Revision 542441 of JavaScript

  • Revision slug: Glossary/JavaScript
  • Revision title: JavaScript
  • Revision id: 542441
  • Created:
  • Creator: Jeremie
  • Is current revision? No
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Revision Content

Summary

JavaScript is a programming language primary used by {{Glossary("Browser", "web browsers")}} to allow dynamic scripting of web pages. It can also be used {{Glossary("Server","server")}} side to perform any sort of action.

In depth

A bit of history

JavaScript  was originally developed by Brendan Eich when he was working for Netscape Corp. It was primary a project to provide a new server side language but despite this, it was made available for the first time in a browser within {{Glossary("Netscape Navigator","Netscape 2.0")}} in September 1995. As JavaScript gained a quick widespread success, Microsoft introduced its own JavaScript support in {{Glossary("MS Internet Explorer","Internet Explorer 3.0")}}, released in August 1996.

Known fact: Does JavaSacript as anything to do with Java? Technically speaking, no, nothing at all. Java and JavaScript are two different programming langages with almost nothing in common. However, in the early days of JavaScript, when Netscape decided to ship it, they also ship the support for Java applets within their {{Glossary("browser")}}. So mainly for marketing reason, what was previously named "LiveScript" were rebranded "JavaScript".

In November 1996, Netscape started working with Ecma International to turn JavaScript into an industry standard. Since then, the standard version of JavaScript is known under the name ECMAScript and the specification is known as ECMA-262. The most well known (and currently mostly implemented) version of ECMAScript is ECMA-262 3rd edition. The current version, available in every modern {{Glossary("Browser", "web browser")}} is ECMA-262 5th edition. A 6th edition of ECMAScript is currently under heavy work.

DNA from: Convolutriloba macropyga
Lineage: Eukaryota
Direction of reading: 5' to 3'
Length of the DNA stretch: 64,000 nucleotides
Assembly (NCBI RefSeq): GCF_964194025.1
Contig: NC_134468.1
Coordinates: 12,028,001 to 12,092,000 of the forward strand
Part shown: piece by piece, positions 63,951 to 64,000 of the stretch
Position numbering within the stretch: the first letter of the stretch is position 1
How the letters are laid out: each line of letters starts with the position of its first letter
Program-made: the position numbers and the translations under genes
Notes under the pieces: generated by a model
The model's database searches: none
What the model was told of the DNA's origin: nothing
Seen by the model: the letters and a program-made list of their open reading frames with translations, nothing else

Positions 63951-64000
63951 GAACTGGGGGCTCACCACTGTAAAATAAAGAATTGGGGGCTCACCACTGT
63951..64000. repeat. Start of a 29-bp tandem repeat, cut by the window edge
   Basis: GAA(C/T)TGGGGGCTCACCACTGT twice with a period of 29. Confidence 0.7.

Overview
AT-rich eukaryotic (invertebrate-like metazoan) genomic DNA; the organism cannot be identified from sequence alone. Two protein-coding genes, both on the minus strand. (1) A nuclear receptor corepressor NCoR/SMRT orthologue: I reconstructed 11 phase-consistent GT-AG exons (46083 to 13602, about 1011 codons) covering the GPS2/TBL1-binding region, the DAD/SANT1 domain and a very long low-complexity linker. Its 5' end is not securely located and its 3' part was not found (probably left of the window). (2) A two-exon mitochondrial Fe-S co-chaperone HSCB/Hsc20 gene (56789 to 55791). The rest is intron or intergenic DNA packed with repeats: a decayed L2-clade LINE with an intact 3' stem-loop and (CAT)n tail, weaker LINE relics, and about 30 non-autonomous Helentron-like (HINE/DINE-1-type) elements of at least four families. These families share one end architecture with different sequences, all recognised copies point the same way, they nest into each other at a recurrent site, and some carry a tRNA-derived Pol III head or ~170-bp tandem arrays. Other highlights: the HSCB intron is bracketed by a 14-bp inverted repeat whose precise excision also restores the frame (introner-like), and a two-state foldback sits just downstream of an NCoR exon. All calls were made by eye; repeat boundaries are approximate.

Usage

JavaScript is mostly known to its usage with {{Glossary("Browser", "web browsers")}}. In this context, it let web developers to perform many different actions: Manipulating the page content through the {{Glossary("DOM")}}, manipulating data with {{Glossary("AJAX")}} and {{Glossary("IndexedDB")}}, creating graphics with {{Glossary("canvas")}}, interacting with the device running the browser through various  {{Glossary("API","APIs")}}. etc.

The recent increase of {{Glossary("API","APIs")}} available in the browsers as well as a huge improvement of their performance make it one of the most used langage in the world.

Recently, JavaScript came back to the server with the success of the Node JS platform. This platform provide a full JavaScript runtime environment outside the browser which can be used on any computer platform (Linux, MacOS and Windows). It's not the only one but it is currently the most used to run JavaScript outside the browsers. It allow to use JavaScript as a scripting language to automate things on a PC as well as to build fully functional {{Glossary("HTTP")}} and {{Glossary("Web Sockets")}} servers.

Know more

General knowledge

Learning JavaScript

Technical reference

Revision Source

<h2 id="Summary">Summary</h2>
<p>JavaScript is a programming language primary used by {{Glossary("Browser", "web browsers")}} to allow dynamic scripting of web pages. It can also be used {{Glossary("Server","server")}} side to perform any sort of action.</p>
<h2 id="In_depth">In depth</h2>
<h3 id="A_bit_of_history">A bit of history</h3>